“Then they are yours,” I said. “For I confess having intended to sell them to the first collector tomorrow. And probably rue it ever afterwards, like old Mrs. Mace and her Romney.”
He rose, frowning darkly.
“So ! You have heard of that nefarious transaction ? Well,” he added, cryptically, “you may have cause to thank old Mrs. Mace’s Romney. Justice has a strange, inexplicable way of working out her problems in spite of us.”
It was here that the clock struck eleven-thirty.
“I feel like Cinderella,” I said, my hand in a strong clasp which was folding a check in it. “I do not want you to go, Cary!” For something told me that I should see this brave, elusive personality no more.
“And I astonish myself by not wanting to go,” he said. “This room, this hour, will linger like the perfume of a dream. Adieu, Cinderella!”
His lips touched my hand. A motor horn sounded sharply. He caught up the antiques and his overcoat; there came a rush of cold air, a door slammed and the motor rolled off. Then a blinding wave swept over consciousness, and for a second I saw two lamp flames instead of one. I caught at the table, and stood helpless with fact hammering the thing upon unwilling reason, for, on the cuff, lifted to thrust into his coat sleeve, I had seen two swastikas, in red Roman gold.
Then, I knew.
The smooth, dark head, the slender hand, the swastikas, belonged to the man in the adjoining booth who had overheard my conversation with Prince, even to the Brookchase address. Thought, like the wireless, was humming electrically, putting together the sinister puzzle, insisting upon me that I had been robbed. My fortune was gone; and at the same time perverse subconsciousness was whispering: “No ! No ! No !”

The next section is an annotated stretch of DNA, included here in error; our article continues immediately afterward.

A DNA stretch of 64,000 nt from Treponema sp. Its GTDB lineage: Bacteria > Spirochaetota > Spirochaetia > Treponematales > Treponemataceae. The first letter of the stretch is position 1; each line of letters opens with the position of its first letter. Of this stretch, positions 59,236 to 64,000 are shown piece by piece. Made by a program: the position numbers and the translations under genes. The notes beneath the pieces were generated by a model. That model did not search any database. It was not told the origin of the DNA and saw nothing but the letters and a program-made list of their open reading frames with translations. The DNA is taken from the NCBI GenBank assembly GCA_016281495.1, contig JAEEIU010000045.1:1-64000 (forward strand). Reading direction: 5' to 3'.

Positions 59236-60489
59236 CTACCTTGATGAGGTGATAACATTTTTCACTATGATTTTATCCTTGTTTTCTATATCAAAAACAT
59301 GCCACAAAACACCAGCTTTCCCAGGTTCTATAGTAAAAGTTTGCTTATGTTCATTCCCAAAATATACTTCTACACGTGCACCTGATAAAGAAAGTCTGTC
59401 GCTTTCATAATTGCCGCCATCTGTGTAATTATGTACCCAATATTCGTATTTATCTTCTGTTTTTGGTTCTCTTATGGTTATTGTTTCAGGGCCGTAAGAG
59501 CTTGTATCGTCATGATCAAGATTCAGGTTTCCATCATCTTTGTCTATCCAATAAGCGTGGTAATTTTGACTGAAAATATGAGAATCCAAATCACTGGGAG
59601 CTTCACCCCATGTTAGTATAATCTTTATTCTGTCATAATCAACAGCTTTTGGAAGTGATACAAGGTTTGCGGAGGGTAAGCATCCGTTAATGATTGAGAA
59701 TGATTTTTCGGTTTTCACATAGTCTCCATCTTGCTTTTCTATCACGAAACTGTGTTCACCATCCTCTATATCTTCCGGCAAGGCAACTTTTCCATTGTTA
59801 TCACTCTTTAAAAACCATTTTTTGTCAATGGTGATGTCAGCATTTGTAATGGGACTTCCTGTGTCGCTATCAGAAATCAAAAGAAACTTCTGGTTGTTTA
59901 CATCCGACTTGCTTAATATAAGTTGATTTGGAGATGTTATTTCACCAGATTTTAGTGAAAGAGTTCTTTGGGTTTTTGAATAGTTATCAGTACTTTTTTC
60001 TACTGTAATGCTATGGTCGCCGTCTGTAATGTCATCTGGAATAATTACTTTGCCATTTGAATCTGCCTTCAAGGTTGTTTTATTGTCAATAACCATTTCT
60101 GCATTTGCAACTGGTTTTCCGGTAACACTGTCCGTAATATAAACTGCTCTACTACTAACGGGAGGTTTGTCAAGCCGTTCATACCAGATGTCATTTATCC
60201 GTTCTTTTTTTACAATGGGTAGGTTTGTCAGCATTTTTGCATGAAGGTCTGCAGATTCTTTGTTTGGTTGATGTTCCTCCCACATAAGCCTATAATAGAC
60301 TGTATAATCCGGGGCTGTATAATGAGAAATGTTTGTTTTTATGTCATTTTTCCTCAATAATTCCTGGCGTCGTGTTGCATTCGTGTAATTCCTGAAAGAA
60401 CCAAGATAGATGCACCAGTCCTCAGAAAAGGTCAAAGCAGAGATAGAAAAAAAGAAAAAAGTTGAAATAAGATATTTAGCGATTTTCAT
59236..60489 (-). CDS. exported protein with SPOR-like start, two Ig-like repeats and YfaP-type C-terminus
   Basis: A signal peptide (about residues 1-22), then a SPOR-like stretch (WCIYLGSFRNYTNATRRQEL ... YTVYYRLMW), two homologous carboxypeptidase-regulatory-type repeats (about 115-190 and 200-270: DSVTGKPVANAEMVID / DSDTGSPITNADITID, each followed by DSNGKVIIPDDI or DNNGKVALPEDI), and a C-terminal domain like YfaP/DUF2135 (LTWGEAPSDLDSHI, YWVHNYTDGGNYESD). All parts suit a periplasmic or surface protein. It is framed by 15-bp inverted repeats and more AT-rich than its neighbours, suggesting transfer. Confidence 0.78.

Like the heroine of a movie melodrama, Martha advanced from the door, with face set to tragedy. She held out a newspaper, uttering hoarsely:
“Look! ’Tain’t him !”
The front page was lavishly decorated with the heads of officers of the International Exposition, the center one in large headlines: “Cary Penwick, vice president.” Martha pointed dramatically to the heavy-jowled, baggy-eyed visage, fully illustrating the voice over the wire. She looked over her shoulder fearfully, and around the room, before whispering:
“That’s him! Then who’s the other one ?”
“Oh, he has gone,” I said, hysterically; “quite gone, and everything with him !”
Martha sank on the nearest chair, and the paper fell fluttering to the floor.
“I said we’d wake up some mornin’ and find ourselves murdered in our beds on account of that there Duchess!” she wailed. I laughed helplessly; so after all, I was juggled by fate into old Mrs. Mace’s successor! I smoothed out the bit of crumpled paper, under the light, and read it mechanically.
“To Enid Legree. . . . Forty thousand dollars. . . . Signed Ettère Dantrè.”
Dantrè! . . . And Dantrè had a wager on with Penwick. . . . And somebody had vowed to exhibit a Fierienti! And Dantrè had cried out about old Mrs. Mace’s Romney! What did it mean ? . . . And that heavy, shifty-eyed countenance in the paper. . . . I sprang up, as the telephone again rang, with hope surging upward. It was the voice of the vice president of the Exposition:
“I could not get out tonight, my dear girl. . . . ’Fraid you’d wait up. I’ll see you in the morning.”
The sharp contrast of that voice’s quality enhanced the memory of the other. I thanked him, and proceeded to play the game.
“What should you say an original Fierienti would bring ?” I asked.